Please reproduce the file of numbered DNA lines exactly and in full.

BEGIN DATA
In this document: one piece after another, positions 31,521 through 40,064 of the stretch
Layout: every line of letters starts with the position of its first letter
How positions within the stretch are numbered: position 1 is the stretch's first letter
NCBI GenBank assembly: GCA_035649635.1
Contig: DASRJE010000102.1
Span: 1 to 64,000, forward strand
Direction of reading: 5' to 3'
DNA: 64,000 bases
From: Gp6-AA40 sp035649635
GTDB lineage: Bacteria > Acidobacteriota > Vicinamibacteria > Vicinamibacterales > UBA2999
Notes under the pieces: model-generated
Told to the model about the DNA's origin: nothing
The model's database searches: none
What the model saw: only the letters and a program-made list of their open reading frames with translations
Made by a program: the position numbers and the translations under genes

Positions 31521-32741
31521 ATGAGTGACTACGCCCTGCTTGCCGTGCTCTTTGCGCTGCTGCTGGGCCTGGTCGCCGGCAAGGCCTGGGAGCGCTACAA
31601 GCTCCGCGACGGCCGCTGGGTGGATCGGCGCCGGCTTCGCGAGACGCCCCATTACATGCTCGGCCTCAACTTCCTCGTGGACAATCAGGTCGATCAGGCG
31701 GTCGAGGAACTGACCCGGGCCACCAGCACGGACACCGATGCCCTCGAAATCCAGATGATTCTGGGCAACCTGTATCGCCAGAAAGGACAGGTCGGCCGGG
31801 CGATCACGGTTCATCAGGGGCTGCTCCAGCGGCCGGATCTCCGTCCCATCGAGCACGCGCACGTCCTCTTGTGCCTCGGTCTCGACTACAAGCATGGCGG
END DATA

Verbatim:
In this document: one piece after another, positions 31,521 through 40,064 of the stretch
Layout: every line of letters starts with the position of its first letter
How positions within the stretch are numbered: position 1 is the stretch's first letter
NCBI GenBank assembly: GCA_035649635.1
Contig: DASRJE010000102.1
Span: 1 to 64,000, forward strand
Direction of reading: 5' to 3'
DNA: 64,000 bases
From: Gp6-AA40 sp035649635
GTDB lineage: Bacteria > Acidobacteriota > Vicinamibacteria > Vicinamibacterales > UBA2999
Notes under the pieces: model-generated
Told to the model about the DNA's origin: nothing
The model's database searches: none
What the model saw: only the letters and a program-made list of their open reading frames with translations
Made by a program: the position numbers and the translations under genes

Positions 31521-32741
31521 ATGAGTGACTACGCCCTGCTTGCCGTGCTCTTTGCGCTGCTGCTGGGCCTGGTCGCCGGCAAGGCCTGGGAGCGCTACAA
31601 GCTCCGCGACGGCCGCTGGGTGGATCGGCGCCGGCTTCGCGAGACGCCCCATTACATGCTCGGCCTCAACTTCCTCGTGGACAATCAGGTCGATCAGGCG
31701 GTCGAGGAACTGACCCGGGCCACCAGCACGGACACCGATGCCCTCGAAATCCAGATGATTCTGGGCAACCTGTATCGCCAGAAAGGACAGGTCGGCCGGG
31801 CGATCACGGTTCATCAGGGGCTGCTCCAGCGGCCGGATCTCCGTCCCATCGAGCACGCGCACGTCCTCTTGTGCCTCGGTCTCGACTACAAGCATGGCGG